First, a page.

rivate rents in London are rising at a record rate — jumping by 14 per cent in a year and piling pressure on struggling households.
Rents in the capital are now averaging £2,193 pcm, up from £1,919 last year. Its the biggest annual jump of any region since records began , according to Rightmove.
The capital’s red-hot rental market means prices have risen across the city, with the West End seeing a 34 per cent rise on last year, according to data from flat-sharing website SpareRoom. In Chelsea, rents were up 28 per cent and 27 per cent in South Ken, where the average monthly rent is now £1,384.
Outside London, average annual growth exceeded 10 per cent for the first time, increasing average rent to a record £1,088 a month – up from £982 a year ago. Rental hotspots include Manchester and Swansea, in south Wales.
Matt Hutchinson, SpareRoom director, said: “Rents are climbing across the country and are already reaching record highs in the majority of towns and cities. That’s going to be incredibly unwelcome news for renters, many of whom were already financially stretched and will be wondering how they’ll cope with increased rents, alongside a sharp hike in the cost of living.
“With a substantial proportion of flatsharers having bills included in their rents, this may just be the start.”
London is still struggling with a severe shortage of supply caused by a reduction in properties coming onto the market and a surge back to the capital after the pandemic. According to Rightmove, demand is up by eight per cent while available rental properties are down by 47 per cent.
The result of this ongoing mismatch means tenats are outnumbering available properties by three to one, with Rightmove calling it “the most competitive rental market ever recorded”.
This is an extreme turnaround from the start of pandemic, when younger renters moved back in with their parents, flooding the market with properties and causing rents to slump.
London bounced back fiercely at the end of last year, sparking a flat-viewing frenzy with estate agents holding block viewings for each property and bidding wars now commonplace.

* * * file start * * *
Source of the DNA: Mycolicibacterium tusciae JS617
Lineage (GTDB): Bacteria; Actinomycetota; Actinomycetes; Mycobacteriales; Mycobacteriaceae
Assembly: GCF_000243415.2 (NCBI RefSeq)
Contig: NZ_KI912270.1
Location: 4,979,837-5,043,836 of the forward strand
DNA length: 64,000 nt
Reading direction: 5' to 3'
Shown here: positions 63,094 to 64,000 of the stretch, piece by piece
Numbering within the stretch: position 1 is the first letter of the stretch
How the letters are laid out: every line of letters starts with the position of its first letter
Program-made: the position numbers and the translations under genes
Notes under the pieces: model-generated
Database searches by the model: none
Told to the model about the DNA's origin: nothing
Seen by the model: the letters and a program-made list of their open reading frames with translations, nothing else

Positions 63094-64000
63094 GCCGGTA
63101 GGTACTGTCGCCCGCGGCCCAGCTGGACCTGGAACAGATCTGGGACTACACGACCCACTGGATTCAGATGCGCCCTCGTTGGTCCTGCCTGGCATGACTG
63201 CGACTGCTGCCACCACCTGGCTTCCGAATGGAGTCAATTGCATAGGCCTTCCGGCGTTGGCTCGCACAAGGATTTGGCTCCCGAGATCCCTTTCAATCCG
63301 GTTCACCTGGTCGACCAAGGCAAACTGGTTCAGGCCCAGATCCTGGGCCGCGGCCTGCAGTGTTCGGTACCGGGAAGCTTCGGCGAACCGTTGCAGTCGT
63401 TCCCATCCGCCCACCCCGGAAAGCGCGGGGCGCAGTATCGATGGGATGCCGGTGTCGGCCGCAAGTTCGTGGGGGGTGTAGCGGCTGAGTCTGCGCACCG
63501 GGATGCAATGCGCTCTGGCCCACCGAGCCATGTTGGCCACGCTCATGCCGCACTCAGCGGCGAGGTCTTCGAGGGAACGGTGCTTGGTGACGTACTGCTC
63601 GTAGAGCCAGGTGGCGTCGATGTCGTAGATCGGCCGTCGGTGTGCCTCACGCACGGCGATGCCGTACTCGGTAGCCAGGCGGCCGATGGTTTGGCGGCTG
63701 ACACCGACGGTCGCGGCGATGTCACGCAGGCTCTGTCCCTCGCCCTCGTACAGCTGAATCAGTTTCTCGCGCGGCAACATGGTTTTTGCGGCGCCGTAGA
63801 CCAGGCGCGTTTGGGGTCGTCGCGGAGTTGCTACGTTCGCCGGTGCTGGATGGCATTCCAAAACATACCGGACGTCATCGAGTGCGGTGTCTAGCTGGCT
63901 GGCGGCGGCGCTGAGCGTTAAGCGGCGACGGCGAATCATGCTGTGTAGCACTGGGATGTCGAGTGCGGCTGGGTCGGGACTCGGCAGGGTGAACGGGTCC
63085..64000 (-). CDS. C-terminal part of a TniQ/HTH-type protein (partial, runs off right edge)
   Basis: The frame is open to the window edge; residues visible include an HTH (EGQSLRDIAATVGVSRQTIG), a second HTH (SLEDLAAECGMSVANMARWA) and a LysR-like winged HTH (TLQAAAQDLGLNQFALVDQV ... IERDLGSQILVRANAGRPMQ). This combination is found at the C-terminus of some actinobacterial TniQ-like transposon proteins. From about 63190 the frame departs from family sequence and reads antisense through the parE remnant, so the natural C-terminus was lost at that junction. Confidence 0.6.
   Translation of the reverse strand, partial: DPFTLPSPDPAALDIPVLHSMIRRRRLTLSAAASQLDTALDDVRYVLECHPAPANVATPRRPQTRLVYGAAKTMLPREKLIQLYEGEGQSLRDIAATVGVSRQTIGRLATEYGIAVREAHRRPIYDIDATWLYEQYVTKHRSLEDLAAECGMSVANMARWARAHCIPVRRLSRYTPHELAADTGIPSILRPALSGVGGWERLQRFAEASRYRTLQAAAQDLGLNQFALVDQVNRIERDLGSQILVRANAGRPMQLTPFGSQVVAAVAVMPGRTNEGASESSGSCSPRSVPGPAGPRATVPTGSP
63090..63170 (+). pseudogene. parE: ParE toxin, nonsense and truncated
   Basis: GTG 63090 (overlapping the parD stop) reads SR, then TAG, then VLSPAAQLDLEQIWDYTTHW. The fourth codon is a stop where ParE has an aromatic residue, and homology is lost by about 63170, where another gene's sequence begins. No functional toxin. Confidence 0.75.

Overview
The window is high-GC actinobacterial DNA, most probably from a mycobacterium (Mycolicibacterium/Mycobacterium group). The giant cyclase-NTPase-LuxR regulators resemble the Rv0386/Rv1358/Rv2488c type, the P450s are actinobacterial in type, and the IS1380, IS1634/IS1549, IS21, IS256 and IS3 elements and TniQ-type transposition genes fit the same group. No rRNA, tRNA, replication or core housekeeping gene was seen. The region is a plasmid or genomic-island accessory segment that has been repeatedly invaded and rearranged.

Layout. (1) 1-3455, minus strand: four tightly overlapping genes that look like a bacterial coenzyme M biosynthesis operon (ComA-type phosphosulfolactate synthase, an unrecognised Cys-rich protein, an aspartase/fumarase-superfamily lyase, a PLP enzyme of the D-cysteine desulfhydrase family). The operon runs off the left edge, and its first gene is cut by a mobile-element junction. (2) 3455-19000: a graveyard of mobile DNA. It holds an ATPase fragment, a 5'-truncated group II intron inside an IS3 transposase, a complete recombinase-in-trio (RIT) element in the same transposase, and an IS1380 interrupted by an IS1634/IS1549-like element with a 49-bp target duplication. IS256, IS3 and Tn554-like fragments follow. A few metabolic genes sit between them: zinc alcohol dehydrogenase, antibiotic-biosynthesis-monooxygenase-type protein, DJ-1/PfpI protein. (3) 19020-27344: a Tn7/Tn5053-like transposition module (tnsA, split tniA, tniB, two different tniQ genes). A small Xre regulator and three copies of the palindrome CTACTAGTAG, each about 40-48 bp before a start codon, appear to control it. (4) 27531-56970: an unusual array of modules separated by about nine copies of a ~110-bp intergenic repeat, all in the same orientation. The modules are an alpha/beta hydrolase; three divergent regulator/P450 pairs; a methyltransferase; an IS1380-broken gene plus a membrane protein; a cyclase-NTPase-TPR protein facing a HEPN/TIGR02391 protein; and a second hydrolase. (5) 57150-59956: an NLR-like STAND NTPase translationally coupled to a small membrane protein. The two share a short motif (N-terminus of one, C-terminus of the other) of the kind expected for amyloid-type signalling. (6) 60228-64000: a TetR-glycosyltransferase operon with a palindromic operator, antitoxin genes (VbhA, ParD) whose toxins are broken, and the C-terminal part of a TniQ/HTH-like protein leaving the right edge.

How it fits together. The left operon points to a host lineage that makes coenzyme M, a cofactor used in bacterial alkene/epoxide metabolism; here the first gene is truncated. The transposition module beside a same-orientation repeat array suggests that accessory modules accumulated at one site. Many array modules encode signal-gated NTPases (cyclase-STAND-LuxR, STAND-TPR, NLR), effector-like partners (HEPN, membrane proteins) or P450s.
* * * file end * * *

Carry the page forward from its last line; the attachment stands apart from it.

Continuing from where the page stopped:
Despite the ongoing supply issues, Rightmove said there was some “positive signs” of more property choice. The number of new rental properties coming onto the market rose by five per cent in March compared to January, and 16 per cent compared to the shorter month of February.
There was a glimmer of hope that rental prices might start to ease last week, as research from agent Hamptons showed buy-to-let landlords were re-entering the market and had bought £8.5 billion worth of property — equating to 42,980 homes across Britain — in the first three months of this year.
Rightmove’s director of property data Tim Bannister said: “In the first three months of this year, we’ve seen tenant demand exceed the high levels set last year, which when coupled with the fewer available homes for rent, has resulted in the most competitive rental market we’ve ever recorded. There are several factors affecting supply and demand.
“On the supply side, we’re hearing from agents and landlords that tenants are signing longer leases, which has prevented some of the stock that would normally come back onto the market .”
Rightmove’s table of rental hotspots included Swansea in south Wales topping the table with a 19. per cent rise in typical asking rents, closely followed by Manchester with a 19. per cent increase. Liverpool saw a 17. per cent annual rise while other hotspots included Margate in Kent (18. per cent), Grantham in Lincolnshire (14. per cent) and Cardiff (14. per cent).